Writing in her capacity as Deputy Chair of the South African Human Rights Council, Pregs Govender argues forcefully against the government’s mooted Protection of Information (“Secrecy”) Bill, saying we need greater access to information, not less:
In its 2009 Annual Report, the SAHRC reported to Parliament that under PAIA, ‘More than 80% of local government structures remain non-compliant’. What happens when the poor lose faith in democratic institutions – when their requests are not heeded and their opinions are not taken into account? People know that budgets (from National to Local Government) reflect policy priorities and choices. They reflect, more than any rhetorical speech, who and what is valued…or not. People want to know the basis for Government’s choices. A key factor in many protests is the lack of access to information.
Those protesting over the lack of service delivery see many green, well-watered golf courses in their local municipalities but no houses, toilets, schools, clinics or well-equipped and maintained playgrounds or sports-fields for their children. They ask who is benefiting from million-rand tenders when bridges collapse and children drown. They want to know why the cost of basic food is increasing and why their sick children have to make choices between food and medicine. Striking workers say society’s claim to value their contribution to social reproduction through education and healthcare is not reflected in budget choices. Ordinary citizens ask who profited from the arms-deals and the building of stadiums. They want to know what economic, trade and finance policies have resulted in them losing their jobs. They ask where are the rights and choices for poor girls trafficked into prostitution. They ask why, in the 21st century, they have no toilets or toilets without walls. They want answers not just on the symptoms of their poverty and lack of socio-economic rights but on the causes of their poverty. Parliament has the power to ensure that local to national government is held to account and that there is not an even greater sense of impunity and disrespect for compliance because of the Protection of Information Bill.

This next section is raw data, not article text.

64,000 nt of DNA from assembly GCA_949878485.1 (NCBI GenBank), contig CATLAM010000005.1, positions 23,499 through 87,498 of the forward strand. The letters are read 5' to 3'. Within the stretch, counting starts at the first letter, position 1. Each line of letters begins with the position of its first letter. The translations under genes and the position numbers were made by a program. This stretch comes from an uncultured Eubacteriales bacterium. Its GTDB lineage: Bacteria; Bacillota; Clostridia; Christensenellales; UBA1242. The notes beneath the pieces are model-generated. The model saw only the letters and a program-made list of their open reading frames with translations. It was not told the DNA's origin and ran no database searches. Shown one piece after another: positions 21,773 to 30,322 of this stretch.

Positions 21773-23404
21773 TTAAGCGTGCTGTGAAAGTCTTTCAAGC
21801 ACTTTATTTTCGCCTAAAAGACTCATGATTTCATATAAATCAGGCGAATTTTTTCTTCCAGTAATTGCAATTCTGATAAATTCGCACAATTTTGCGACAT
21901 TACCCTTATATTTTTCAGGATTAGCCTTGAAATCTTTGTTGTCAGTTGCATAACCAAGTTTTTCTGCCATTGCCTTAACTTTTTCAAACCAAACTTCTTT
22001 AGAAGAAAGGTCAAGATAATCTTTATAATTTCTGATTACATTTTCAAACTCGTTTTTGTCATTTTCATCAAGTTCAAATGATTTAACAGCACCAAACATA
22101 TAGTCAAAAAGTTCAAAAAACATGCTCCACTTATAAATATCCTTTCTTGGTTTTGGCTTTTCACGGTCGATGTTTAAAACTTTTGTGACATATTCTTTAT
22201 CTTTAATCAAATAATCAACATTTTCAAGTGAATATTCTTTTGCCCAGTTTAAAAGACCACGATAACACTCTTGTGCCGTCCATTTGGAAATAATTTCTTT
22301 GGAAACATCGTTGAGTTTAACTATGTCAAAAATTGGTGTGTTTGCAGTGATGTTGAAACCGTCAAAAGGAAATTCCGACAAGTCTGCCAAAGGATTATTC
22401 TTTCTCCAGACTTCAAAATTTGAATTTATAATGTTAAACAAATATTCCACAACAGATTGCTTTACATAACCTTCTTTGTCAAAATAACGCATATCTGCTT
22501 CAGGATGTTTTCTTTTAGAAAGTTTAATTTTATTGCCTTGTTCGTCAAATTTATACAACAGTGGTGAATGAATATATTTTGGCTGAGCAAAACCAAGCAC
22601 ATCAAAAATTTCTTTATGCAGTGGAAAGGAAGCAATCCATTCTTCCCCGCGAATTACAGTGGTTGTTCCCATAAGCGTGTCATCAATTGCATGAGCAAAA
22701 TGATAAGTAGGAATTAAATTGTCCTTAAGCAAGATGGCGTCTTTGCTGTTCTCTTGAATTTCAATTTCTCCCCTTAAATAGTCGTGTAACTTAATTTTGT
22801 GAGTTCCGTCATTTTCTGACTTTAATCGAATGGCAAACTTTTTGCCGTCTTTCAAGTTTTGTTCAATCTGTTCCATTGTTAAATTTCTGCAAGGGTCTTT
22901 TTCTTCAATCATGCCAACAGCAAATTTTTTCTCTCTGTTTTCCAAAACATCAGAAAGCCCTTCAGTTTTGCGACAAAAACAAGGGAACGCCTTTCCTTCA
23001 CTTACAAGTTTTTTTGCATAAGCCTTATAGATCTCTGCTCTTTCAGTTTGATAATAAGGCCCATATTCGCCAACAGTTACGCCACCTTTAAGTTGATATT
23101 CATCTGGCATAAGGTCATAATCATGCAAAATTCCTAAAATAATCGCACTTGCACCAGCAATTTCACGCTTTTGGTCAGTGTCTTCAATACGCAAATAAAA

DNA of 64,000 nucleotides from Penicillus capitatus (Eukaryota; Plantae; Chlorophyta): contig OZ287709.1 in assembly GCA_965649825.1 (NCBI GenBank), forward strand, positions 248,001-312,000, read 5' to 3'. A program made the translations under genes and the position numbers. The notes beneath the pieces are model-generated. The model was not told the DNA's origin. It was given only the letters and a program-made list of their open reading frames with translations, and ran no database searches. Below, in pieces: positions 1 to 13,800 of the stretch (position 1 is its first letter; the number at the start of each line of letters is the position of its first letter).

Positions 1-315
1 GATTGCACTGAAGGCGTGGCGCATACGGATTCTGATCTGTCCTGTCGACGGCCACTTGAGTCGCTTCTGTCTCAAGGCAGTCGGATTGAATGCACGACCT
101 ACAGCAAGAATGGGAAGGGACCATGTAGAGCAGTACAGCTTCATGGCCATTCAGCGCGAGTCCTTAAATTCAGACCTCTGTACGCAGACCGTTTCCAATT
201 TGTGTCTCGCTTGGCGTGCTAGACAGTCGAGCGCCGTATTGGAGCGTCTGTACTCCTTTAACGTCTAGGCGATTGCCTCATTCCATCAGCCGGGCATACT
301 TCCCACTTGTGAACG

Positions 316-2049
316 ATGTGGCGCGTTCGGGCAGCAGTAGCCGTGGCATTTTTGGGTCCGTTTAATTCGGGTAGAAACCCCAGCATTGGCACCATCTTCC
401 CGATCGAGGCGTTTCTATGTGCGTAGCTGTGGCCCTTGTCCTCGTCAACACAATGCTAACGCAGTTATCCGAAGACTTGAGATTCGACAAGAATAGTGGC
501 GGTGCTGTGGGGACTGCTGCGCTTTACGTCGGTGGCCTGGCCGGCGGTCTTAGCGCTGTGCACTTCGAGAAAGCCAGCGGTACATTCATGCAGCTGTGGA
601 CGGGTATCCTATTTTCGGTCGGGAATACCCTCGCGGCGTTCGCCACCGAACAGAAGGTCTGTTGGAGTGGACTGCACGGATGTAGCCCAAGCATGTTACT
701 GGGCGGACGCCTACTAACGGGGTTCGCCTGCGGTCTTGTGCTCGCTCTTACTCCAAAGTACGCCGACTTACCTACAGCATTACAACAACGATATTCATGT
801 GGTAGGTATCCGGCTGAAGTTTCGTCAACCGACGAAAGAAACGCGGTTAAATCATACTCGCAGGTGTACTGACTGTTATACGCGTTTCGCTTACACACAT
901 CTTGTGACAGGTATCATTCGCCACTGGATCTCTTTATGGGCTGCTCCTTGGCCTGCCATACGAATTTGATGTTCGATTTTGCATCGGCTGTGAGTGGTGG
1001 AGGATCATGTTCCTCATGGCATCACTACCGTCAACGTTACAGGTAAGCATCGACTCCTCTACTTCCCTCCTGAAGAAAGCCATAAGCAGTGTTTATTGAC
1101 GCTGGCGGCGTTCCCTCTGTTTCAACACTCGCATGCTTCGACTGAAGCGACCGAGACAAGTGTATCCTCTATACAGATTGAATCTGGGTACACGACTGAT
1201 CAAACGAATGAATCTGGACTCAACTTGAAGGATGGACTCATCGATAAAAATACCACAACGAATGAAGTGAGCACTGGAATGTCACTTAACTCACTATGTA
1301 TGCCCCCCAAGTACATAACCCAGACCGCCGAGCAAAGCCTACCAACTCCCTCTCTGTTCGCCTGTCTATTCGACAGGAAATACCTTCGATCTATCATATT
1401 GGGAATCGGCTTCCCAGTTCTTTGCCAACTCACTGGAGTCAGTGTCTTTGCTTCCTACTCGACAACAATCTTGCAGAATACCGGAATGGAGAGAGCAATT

The SAHRC 2010 Parliamentary submission on the Protection of Information Bill critiques the Bill from the perspective of the SAHRC’s mandate to promote the right to access to information, the direct opposite of the ‘Secrecy Bill’. Its submission builds on its earlier submissions on bills affecting information, including the 2008 version of this Bill, and critiques the lack of harmonization between information bills. The SAHRC submission concurs with many of the concerns of civil society, especially on the impact on the rights of whistleblowers and journalists. The SAHRC systematic clause by clause submission raises serious questions about matters such as the “Minister’s unfettered powers; the broad definition of national interest (the bill states that ‘secrecy exists to protect the national interest’); decision-making around categorization, classification, standards and procedures; the concentration of power in the state over information management and protection of information; the absence of a moderating independent body and the fact that non-disclosure on the basis of commercial or financial interests cannot be over-ridden by the public interest provided for in PAIA.”
- Complete article, via the Cape Times, on Facebook (login required)
- Love and Courage: A story of insubordination by Pregs Govender
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